VanBreukelen, N. A. & Itzkowitz, M. 2011. Mate removal leads to increase parental defence in free-ranging convict cichlids. Animal Behaviour. 82: 1023-1026.

Pupfish:

Gumm, J., Snekser, J. & Itzkowitz, M. 2008. Conservation and conflict between endangered desert fishes. Biology Letters Royal Society 4:655-658.

Gumm, J., Snekser, J., Leese, J. M., Little, K.,Leese, J.,Imhoff, V.E.,Westrick, B. & Itzkowitz, M. 2011. Management of interactions between endangered species using habitat restoration. Biological Conservation. 144:2171-2176

Beaugregory Damselfish:

Snekser, J., Leese, J., Gamin, A., & Itzkowitz, M. 2009. Aggression and courtship on different quality territories: Correlated behaviors, but not a syndrome. Behavioral Ecology. 209:124-130.

Leese, J., Snekser, J., Ganim, A. & Itzkowitz, M.2009. Assessment and decision making in a Caribbean damselfish: nest site quality influences prioritization of courtship and brood defense. Biology Letters Royal Society. 5:188-190.

Leese, J., Snekser, J. & Itzkowitz, M. 2010. Interactions of natural and sexual selection: damselfish prioritize brood defense with male-male competition or courtship. Behaviour. 147:37 – 52.

Gumm, J.,van Breukelen, N. A., Draud, M & Itzkowitz, M. 2010. Interactions between inter- and Intrasexual selection in the beaugregory damselfish (Stegastes leucostictus). Ethology Ecology and Evolution. 22:133-142.

Gambusia:

Leiser, J., Little, K., & Itzkowitz, M. 2010. Mate sampling in a natural population of Pecos gambusia, Gambusia nobilis. Western North American Naturalist. 70:283-289

Graduate Students


Layla Al-ShaerLayla Al-Shaer
Graduate Student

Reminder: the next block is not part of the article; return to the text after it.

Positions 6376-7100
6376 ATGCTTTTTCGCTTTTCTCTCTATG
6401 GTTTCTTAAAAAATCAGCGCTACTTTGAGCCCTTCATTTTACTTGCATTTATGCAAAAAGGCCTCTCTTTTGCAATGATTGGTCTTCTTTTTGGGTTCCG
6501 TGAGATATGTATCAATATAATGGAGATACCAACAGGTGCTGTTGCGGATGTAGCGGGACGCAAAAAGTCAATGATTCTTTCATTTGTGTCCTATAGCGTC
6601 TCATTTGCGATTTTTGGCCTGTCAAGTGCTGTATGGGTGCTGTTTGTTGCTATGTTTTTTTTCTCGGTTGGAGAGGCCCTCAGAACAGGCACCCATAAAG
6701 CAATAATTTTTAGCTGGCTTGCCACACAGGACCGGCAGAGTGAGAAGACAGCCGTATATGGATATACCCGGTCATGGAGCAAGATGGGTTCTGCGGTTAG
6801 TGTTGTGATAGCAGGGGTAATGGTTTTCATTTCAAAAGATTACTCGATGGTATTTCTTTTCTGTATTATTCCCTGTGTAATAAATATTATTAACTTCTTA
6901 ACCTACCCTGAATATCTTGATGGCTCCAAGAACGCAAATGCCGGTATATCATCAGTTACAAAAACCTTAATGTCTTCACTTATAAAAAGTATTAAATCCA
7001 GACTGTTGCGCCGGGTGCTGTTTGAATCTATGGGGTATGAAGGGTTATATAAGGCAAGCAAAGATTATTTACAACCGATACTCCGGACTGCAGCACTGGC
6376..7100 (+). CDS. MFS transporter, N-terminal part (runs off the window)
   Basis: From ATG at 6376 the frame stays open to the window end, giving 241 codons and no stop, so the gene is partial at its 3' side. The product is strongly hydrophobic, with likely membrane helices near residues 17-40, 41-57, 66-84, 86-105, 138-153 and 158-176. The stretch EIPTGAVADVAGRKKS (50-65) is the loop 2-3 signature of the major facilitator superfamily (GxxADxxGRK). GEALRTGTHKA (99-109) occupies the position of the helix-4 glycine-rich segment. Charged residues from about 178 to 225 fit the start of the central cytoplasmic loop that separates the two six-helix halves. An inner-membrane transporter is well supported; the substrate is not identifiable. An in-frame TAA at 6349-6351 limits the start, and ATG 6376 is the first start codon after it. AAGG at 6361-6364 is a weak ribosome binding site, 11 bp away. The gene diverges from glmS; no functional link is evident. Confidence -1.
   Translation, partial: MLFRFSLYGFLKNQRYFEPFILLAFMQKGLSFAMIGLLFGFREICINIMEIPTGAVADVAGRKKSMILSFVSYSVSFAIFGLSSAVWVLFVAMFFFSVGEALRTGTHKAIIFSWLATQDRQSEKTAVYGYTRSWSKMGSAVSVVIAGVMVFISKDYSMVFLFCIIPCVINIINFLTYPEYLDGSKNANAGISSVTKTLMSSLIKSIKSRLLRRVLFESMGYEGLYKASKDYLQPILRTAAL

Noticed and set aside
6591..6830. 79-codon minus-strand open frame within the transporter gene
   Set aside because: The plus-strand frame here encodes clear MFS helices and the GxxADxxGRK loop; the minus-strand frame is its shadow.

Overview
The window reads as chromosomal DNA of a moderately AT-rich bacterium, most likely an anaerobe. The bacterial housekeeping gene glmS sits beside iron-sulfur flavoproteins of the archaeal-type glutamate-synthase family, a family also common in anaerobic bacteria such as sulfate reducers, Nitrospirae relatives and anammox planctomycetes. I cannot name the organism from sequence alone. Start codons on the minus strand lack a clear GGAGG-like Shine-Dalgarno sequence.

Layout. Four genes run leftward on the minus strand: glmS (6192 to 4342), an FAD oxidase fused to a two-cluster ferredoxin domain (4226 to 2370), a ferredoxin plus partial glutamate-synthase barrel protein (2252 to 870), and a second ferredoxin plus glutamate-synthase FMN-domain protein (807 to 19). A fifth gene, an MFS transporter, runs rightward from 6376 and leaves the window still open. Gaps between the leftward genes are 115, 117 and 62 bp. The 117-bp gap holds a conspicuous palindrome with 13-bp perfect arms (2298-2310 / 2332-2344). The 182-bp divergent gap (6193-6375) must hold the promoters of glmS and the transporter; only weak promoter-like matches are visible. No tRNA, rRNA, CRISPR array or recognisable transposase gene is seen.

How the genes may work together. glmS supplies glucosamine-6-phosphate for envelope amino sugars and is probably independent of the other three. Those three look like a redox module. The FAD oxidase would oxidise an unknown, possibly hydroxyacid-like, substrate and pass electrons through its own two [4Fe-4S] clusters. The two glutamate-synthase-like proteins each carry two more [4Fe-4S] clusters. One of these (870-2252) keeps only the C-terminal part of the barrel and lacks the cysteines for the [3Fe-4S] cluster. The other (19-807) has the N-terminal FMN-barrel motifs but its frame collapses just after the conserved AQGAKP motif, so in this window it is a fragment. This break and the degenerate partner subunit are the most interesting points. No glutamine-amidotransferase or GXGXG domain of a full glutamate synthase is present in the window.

My primary research explores how biparental convict cichlids (Amatitlania siquia) can influence the development and behavior of their offspring through both their life experiences prior to reproduction, and their interactions with their young during the parental care period. My work focuses on three primary questions: 1) What effects do parents have on the development and behavior of their offspring before, during, and after the parental care period? 2) Are two parents more effective than one when it comes to manipulating their offspring's antipredator behavior in the presence of a threat? 3) Is one sex more effective than the other at manipulating their offspring's antipredator behavior in the presence of a threat? During the extended parental care period, parents accompany their free-swimming fry while they forage and move around the environment. For this to be successful, parents must be able to influence the immediate behavior of their offspring in order to keep them away from potential threats. When parents are alarmed they will "call" their offspring, causing the shoal to tighten, descend closer to the substrate and move towards their parents. Although both parents are capable of performing all parental care duties, there are differences in the parental roles of each sex, with females typically spending more time in direct contact with the offspring than males. This makes it possible that one sex may be more effective at alerting their offspring when a threat is present than the other. Another component of parental care in this system may be to prepare offspring for independence by teaching them about the environment that they are born into. As humans we can relate to this scenario because as parents, we recognize that we may not always be around to help our children, so we must prepare them the best we can for life on their own. Although I have found evidence that offspring are capable of learning from their parents, it is unknown if both parents are necessary, or equally effective when it comes to teaching. Finally, there is growing evidence that unpredictable environmental conditions can lead to the manifestation of transgenerational effects that alter offspring phenotype in ways that allow them to better survive. Therefore I am also investigating how predation related cues present within the maternal environment, prior to reproduction, can affect offspring antipredator phenotype.